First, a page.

When Bob Robeck learned that he'd become a character in an animated YouTube video, he was shocked.
"I called my daughter and said, 'I'm a cartoon,'" he said with a hearty chuckle.
As we reported last week, the 44-year-old Yacolt man was on Interstate 84 in Oregon when he saw a car go off the road, roll on its top and catch on fire.
With a pocketknife in hand, Robeck kicked out a window and sliced through Ketsy Roeder's seat belt.
Unable to pull her through the window, Robeck and other rescuers tipped the car on its side and pulled the Kennewick woman through the sunroof moments before flames engulfed the car.
The online version of the story spread across the region -- and the globe.
TomoNews, an arm of Taiwanese animation company Next Media Animation, had its video on YouTube the next day.
Their news team looks for stories with "wow" and "lol" (laugh out loud) factors, said marketing editor Jamie Cheng.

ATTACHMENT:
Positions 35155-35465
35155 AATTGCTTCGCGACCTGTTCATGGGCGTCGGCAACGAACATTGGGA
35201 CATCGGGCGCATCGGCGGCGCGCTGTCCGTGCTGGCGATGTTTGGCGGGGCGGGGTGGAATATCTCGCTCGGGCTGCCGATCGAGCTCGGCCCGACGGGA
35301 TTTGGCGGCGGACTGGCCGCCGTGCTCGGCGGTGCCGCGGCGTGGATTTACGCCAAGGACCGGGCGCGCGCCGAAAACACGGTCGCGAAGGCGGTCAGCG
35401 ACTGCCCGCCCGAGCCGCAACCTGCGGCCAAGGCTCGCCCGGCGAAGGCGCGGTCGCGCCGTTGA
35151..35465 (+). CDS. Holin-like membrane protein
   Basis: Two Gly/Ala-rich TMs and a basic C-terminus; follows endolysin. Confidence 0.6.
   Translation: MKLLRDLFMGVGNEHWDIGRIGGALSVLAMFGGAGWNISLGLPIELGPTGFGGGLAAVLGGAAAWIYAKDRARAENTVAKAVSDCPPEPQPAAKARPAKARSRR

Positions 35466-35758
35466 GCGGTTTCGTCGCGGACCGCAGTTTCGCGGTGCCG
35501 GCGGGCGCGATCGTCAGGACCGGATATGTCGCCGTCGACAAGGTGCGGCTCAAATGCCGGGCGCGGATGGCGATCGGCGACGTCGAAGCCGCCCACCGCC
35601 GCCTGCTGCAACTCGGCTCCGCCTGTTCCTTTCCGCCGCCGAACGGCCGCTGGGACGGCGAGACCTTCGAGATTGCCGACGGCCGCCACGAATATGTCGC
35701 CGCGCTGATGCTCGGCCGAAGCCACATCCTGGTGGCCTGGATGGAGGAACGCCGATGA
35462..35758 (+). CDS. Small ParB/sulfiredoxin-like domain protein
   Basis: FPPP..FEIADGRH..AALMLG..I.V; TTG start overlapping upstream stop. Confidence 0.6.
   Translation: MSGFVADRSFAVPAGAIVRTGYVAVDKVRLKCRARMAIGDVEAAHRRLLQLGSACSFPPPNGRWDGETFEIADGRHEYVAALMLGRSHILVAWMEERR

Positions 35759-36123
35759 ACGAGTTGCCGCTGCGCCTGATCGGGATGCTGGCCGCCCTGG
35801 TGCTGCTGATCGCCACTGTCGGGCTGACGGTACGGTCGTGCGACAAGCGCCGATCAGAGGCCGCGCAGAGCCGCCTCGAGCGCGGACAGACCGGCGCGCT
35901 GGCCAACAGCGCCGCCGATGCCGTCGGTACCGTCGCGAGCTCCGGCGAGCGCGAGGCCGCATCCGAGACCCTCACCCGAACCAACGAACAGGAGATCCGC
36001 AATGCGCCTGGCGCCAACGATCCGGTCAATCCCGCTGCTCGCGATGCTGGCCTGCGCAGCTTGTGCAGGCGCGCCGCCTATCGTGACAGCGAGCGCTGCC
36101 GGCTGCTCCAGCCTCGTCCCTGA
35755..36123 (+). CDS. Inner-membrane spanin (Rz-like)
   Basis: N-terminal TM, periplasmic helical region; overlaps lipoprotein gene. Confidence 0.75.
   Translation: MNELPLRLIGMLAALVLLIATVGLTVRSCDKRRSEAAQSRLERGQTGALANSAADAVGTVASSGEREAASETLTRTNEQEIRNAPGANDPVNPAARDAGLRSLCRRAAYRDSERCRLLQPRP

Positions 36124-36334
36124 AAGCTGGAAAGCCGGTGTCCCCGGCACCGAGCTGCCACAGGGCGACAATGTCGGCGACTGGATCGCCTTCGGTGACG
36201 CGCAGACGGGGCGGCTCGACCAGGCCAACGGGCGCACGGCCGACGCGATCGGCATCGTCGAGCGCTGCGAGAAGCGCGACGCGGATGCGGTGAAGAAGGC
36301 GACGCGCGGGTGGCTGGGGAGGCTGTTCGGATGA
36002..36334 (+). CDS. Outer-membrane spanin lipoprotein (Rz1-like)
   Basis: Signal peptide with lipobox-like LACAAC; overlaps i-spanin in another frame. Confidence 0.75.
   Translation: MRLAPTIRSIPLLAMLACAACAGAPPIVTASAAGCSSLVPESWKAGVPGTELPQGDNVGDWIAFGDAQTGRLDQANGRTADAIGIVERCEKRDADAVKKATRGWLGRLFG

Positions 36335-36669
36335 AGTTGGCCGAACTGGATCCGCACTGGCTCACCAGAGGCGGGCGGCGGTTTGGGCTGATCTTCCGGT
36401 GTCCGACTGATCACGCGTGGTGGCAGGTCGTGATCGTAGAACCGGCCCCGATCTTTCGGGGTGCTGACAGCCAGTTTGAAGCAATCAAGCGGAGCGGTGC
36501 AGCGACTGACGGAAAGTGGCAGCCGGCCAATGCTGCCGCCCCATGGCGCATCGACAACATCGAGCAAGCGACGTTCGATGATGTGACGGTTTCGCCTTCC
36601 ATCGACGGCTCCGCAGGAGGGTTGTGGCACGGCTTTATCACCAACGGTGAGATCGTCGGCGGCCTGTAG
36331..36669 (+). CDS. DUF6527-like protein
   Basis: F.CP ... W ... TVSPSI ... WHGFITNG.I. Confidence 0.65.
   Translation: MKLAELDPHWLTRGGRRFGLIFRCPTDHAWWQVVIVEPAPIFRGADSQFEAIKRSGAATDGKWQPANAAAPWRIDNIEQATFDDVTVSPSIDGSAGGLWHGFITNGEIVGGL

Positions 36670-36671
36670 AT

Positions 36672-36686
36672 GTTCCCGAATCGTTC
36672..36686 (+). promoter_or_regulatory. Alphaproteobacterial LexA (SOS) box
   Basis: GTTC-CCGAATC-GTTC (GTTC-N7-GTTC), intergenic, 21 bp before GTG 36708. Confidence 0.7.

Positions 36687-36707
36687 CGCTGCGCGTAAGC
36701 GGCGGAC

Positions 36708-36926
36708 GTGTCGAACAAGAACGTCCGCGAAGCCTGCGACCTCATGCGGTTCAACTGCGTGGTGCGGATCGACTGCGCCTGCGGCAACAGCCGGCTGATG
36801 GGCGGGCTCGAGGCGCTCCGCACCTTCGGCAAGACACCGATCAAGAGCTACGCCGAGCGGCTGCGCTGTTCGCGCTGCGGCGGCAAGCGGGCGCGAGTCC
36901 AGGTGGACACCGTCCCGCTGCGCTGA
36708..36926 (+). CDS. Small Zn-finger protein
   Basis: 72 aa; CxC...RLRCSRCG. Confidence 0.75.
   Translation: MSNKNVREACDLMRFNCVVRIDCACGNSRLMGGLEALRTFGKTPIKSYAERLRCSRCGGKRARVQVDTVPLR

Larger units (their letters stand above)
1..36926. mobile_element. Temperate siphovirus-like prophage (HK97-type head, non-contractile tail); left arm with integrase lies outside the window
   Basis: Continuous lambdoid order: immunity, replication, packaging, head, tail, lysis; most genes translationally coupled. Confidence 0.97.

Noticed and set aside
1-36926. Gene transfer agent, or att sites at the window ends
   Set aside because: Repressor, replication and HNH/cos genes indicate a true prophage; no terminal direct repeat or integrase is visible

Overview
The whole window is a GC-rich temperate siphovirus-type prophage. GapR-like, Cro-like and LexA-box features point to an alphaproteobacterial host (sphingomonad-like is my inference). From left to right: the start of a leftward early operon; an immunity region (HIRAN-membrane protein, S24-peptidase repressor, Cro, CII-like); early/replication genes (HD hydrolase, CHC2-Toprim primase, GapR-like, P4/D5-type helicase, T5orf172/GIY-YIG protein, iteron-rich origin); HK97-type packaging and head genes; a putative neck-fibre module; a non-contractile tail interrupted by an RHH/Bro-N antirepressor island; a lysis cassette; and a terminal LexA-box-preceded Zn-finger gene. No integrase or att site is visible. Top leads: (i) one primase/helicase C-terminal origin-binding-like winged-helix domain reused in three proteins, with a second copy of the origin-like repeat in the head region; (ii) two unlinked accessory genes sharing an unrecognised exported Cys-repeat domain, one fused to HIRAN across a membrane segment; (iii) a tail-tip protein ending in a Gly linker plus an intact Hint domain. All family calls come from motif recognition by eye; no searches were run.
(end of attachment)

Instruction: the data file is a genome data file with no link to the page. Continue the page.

The 41-second video — "CAR ACCIDENT: Good samaritans rescue woman from car on fire" — uses three-dimensional computer-generated images.
It took only 90 minutes to make. "We have an amazingly huge model database of things in this world," Cheng said.
"When news events happen, we already have similar animations ready that we tinker around with and customize to tell the particular story."
'What's their take?'
Before he was able to see the video, Robeck said, "I was actually apprehensive about it. I thought, 'What's their take on it? Are they making fun of it?' You never know."
After watching it, he said he found the video funny.
"Obviously, I was flattered … it is so humbling," he said. "I was so happy they didn't depict it in a manner that I did it alone, or overdramatizing."
The video did have some differences. Robeck said the chaotic rescue he described to reporters looked seamless in the animated version: "I wish it had happened that fast."
In a town the size of Yacolt — which Robeck notes has one bar, one store and one bank — he's gotten a lot of attention for the news and the video. And he's not sure how to react.
When he walked into the bank last week, he received a standing ovation.
"Talk about fight or flee: I almost grabbed my cash and started running."
— Emily Gillespie
Off Beat lets members of The Columbian news team step back from our newspaper beats to write the story behind the story, fill in the story or just tell a story.